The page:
From the Living of Saint Matrona of Moscow.
Around this same time, Matrona, who was already known throughout the region and whose requests were taken as blessings, asked that a certain icon of the Mother of God be painted for the village Church of the Dormition. This came about one day when the blind girl asked her mother to tell the priest that on a certain shelf in his library lay a book with a picture of the icon, “In Search of the Lost.” The surprised priest found the picture of the icon just as she had described it. When she heard this, Matrona exclaimed, “Mama, I will have such an icon painted.” Her mother was pensive. How could they ever pay for this? Some time later, Matrona again said to her mother, “Mama, I’m dreaming and dreaming about this icon ‘In Search of the Lost.’ The Mother of God is asking to come to our church.” At Matrona’s request local village women began collecting money. Among those who contributed was one man who gave a ruble reluctantly and his brother who gave one small kopeck in fun. When they brought the money to Matrona, she spilled it out and, picking out the very same ruble and kopeck, told her mother, “Mama, give it back, it’s spoiling all the money for me…”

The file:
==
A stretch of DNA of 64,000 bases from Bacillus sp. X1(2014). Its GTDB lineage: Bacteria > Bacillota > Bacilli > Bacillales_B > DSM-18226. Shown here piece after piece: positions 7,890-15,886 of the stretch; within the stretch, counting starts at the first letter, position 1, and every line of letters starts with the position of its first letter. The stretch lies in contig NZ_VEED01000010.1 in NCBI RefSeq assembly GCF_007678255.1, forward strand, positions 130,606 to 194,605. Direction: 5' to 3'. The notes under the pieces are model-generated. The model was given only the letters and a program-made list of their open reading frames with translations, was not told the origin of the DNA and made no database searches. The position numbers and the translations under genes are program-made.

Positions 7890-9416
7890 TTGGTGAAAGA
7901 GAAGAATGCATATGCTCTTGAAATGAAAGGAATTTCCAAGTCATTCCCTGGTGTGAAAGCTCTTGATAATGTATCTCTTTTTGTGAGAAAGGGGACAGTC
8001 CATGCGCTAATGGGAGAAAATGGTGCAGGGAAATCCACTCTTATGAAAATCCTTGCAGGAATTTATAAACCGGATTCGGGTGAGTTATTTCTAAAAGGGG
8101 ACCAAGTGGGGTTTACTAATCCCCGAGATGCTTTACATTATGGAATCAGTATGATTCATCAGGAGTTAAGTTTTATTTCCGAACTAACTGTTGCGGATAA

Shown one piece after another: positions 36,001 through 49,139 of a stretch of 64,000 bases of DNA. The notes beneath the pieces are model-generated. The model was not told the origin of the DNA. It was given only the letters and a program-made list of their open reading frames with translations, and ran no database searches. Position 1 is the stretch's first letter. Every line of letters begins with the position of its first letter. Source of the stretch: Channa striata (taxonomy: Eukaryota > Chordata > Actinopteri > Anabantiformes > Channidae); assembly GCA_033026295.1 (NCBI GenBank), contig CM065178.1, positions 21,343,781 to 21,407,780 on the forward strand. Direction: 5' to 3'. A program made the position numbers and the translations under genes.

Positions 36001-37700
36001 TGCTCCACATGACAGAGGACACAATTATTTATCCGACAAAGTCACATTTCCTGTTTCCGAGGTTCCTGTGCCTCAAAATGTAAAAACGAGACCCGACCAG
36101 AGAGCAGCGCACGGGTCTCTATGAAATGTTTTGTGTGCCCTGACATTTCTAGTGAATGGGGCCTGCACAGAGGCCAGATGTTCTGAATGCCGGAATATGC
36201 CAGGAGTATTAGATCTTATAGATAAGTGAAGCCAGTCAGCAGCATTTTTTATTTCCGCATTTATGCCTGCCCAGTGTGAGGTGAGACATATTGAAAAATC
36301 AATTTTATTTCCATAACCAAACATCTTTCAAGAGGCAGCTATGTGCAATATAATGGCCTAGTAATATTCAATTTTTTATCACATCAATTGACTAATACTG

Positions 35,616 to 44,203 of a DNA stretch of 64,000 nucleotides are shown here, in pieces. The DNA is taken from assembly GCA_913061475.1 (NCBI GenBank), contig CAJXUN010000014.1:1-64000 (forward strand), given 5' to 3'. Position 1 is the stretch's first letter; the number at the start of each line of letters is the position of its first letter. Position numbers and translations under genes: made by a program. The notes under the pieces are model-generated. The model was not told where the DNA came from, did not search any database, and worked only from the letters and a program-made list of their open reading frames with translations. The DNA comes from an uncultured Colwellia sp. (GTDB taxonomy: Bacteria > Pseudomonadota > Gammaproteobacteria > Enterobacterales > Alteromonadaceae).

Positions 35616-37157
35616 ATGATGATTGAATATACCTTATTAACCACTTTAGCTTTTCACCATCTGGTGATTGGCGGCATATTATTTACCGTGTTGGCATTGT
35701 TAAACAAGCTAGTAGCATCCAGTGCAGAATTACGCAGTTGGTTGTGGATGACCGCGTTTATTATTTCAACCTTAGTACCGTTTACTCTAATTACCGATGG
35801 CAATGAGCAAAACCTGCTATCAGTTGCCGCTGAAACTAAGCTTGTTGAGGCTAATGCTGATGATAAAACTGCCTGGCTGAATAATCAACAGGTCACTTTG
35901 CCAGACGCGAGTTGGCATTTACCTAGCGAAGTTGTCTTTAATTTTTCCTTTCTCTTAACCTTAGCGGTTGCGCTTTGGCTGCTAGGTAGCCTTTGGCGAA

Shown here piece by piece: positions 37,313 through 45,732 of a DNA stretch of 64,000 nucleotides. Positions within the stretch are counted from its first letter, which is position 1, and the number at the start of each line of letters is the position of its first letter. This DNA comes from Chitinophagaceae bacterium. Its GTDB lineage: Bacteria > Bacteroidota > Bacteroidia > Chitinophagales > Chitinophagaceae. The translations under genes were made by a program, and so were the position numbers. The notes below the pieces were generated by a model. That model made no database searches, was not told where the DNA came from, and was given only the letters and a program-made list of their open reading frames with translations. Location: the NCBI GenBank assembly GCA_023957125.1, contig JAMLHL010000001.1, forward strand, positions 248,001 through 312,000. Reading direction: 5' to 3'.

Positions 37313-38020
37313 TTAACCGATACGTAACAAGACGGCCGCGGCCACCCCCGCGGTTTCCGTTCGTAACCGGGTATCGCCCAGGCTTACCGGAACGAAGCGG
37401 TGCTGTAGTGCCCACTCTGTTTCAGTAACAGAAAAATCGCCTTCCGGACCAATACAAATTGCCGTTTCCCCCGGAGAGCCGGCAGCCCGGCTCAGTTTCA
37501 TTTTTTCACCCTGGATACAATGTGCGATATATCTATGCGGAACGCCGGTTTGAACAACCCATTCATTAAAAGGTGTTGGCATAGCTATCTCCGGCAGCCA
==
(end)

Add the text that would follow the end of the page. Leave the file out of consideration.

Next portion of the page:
When the necessary amount had been collected, they ordered the icon from an artist from the village of Epiphania. Matrona asked if he was able to paint such an icon, and he replied that for him it was an ordinary commission. She then asked him to go to confession and receive Holy Communion. Later she asked again, “Do you know for sure that you will paint this icon?” The artist answered affirmatively and began his work. After some time, he told Matrona that nothing was coming of the painting. She replied: “Repent of your sins.” With her spiritual vision, she saw that there was one sin that he had not yet confessed. Astounded that she knew this, he returned to the priest, confessed, communed, and asked Matrona’s forgiveness. She replied, “Go. Now you will paint the icon of the Heavenly Queen.” The icon was painted about 1915 and, after the revolution, Matrona kept it with her throughout her life. It is now enshrined in Moscow at the Monastery of the Protection of the Mother of God in Taganskaya, near Matrona’s relics.